In the end, Oregon co-chair Henry Hewitt had to remind the group that if they didn't enter the DEIS phase with some kind of consensus they might all just as well go home. The Burkholder ammendment passed with a solid majority, and the full motion to move into the DEIS phase then passed unanimously, although Vancouver Mayor Royce Pollard, who had been instructed by his Council to ONLY vote for the staff recommendation only raised his hand in assent after it became clear he was at risk of being the only 'no' vote.
So good news for the moment, but I wonder about the longer term. Clark County Chair Steve Stuart openly opined that staff would try to kill the 4th option before it was born, and I fear that he may be right. There was much discussion of the new option needing to "meet the Purpose and Need" and pass "the same criteria" as the other options (and many feel the criteria applied are actually much more stringent than what the Purpose and Need statement requires).
So whatever comes out of the subcommittee is likely to face an uphill climb. And if no fourth option survives, I think the task force may well splinter permanently.
Rex will chair the subcommittee. Let's see if he can navigate his way out of the box.
So good work to all the advocates that made it clear that no choice was not a choice. And keep paying attention, it's only the beginning.
Here's the early coverage:
February 27, 2007
I've been reading the Eddington report, a fascinating piece of research and advice to the government of the UK. I'll be posting on it in more detail later in the week, but I can't help highlighting one conclusion that seems very much on point for this afternoon's decision:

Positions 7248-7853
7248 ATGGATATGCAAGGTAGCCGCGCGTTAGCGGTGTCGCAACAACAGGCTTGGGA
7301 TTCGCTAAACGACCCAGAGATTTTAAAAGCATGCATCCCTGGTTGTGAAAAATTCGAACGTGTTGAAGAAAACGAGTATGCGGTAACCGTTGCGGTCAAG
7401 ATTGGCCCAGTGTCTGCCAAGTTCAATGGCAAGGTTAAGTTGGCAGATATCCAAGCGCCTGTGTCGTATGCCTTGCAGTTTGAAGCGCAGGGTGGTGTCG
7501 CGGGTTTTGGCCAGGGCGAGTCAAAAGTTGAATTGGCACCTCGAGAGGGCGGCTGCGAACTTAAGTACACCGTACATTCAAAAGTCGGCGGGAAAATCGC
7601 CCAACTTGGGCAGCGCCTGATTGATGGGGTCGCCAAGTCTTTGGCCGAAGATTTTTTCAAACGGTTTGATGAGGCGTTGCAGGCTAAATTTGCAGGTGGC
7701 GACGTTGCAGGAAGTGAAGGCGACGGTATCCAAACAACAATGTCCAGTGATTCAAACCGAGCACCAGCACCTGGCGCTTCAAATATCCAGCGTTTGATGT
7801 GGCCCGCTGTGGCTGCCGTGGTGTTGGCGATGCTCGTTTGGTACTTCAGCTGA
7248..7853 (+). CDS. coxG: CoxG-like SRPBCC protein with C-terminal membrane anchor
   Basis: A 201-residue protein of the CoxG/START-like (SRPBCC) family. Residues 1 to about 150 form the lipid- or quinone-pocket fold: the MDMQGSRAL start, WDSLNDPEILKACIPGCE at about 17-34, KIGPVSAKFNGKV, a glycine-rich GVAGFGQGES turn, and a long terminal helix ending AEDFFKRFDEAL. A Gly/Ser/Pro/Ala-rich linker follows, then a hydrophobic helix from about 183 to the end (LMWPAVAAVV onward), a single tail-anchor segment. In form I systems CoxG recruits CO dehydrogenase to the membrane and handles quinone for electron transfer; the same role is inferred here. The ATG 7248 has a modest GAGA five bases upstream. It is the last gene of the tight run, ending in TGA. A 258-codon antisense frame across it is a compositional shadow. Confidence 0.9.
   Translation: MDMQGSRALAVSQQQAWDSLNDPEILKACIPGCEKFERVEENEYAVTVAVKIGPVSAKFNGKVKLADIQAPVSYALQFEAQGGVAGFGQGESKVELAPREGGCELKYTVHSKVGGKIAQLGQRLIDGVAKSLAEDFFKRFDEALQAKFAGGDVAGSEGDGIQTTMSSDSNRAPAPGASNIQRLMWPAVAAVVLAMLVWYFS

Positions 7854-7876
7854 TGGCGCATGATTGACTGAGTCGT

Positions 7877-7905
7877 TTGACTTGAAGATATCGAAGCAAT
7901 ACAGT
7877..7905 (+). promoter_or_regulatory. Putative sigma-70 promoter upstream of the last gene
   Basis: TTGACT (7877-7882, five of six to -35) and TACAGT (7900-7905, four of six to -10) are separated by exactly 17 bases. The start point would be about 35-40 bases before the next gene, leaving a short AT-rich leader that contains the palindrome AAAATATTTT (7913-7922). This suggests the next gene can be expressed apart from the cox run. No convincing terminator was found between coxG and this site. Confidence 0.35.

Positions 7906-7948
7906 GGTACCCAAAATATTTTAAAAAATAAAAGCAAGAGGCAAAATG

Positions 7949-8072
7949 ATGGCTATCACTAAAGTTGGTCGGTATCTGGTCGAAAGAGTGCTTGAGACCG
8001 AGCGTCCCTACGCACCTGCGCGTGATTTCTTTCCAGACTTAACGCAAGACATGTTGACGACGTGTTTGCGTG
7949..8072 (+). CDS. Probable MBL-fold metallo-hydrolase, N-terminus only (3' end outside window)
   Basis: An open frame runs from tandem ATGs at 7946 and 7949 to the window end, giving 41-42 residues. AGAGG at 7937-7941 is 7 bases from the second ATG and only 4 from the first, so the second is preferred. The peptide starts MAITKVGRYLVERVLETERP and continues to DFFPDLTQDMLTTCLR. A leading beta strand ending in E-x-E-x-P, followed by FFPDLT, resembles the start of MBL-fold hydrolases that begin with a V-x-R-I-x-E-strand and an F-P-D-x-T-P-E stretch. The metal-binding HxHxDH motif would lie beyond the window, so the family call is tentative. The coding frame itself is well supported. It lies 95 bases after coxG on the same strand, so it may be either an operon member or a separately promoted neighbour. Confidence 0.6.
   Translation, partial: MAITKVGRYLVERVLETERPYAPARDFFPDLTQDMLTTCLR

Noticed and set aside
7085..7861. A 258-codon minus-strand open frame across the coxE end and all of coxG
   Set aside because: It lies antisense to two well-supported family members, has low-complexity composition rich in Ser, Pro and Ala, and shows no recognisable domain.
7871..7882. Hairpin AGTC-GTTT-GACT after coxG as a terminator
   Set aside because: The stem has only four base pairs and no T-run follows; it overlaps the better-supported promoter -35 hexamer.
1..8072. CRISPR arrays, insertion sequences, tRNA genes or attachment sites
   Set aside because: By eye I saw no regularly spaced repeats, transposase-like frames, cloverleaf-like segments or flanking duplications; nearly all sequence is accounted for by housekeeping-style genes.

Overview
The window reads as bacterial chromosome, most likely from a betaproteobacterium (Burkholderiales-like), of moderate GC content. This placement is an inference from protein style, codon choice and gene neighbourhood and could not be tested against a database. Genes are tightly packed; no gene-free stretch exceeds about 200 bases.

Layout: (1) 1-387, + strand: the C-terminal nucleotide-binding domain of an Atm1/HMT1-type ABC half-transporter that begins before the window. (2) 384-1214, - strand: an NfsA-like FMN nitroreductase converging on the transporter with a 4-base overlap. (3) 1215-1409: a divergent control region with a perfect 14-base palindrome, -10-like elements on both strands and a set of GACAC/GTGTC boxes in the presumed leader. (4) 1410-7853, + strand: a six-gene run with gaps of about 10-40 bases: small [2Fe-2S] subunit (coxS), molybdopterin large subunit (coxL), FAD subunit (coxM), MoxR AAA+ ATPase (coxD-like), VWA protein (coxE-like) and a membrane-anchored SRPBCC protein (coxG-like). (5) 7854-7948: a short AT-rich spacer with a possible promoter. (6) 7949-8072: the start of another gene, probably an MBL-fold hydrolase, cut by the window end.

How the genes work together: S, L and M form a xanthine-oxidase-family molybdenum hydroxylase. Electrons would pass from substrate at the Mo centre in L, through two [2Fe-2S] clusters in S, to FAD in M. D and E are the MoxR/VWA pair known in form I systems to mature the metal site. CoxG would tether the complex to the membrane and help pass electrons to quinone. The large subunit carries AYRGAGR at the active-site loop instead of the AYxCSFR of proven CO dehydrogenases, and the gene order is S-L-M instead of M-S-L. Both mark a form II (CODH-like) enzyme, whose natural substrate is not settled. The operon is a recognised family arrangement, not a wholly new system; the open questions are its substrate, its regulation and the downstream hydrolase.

The risk is that transport policy can become the pursuit of icons. Almost invariably such projects – ‘grands projets’ – develop real momentum, driven by strong lobbying. The momentum can make such projects difficult – and unpopular – to stop, even when the benefit:cost equation does not stack up, or the environmental and landscape impacts are
The resources absorbed by such projects could often be much better used elsewhere. The suggested benefit:cost ratios of such projects, although only estimates, are often lower than many other less-exciting transport projects. International evidence collated for this Study suggests that the claimed transformational impacts of such projects are rarely observed, and any speculative assessment of ‘macro-economic’ benefits would involve considerable risk, particularly in view of the large sunk cost investment that would be required. Furthermore, the projects are rarely assessed against other interventions that would achieve the same goals – it can often seem that, unless Government can somehow demonstrate that the project’s costs outweigh the benefits, the project should go ahead. In fact, the question should really be are there better ways to achieve the same goals, or are there better uses of the funds to achieve different, but more valuable goals, for the same cost?
Have we had a more iconic project in this region than the CRC?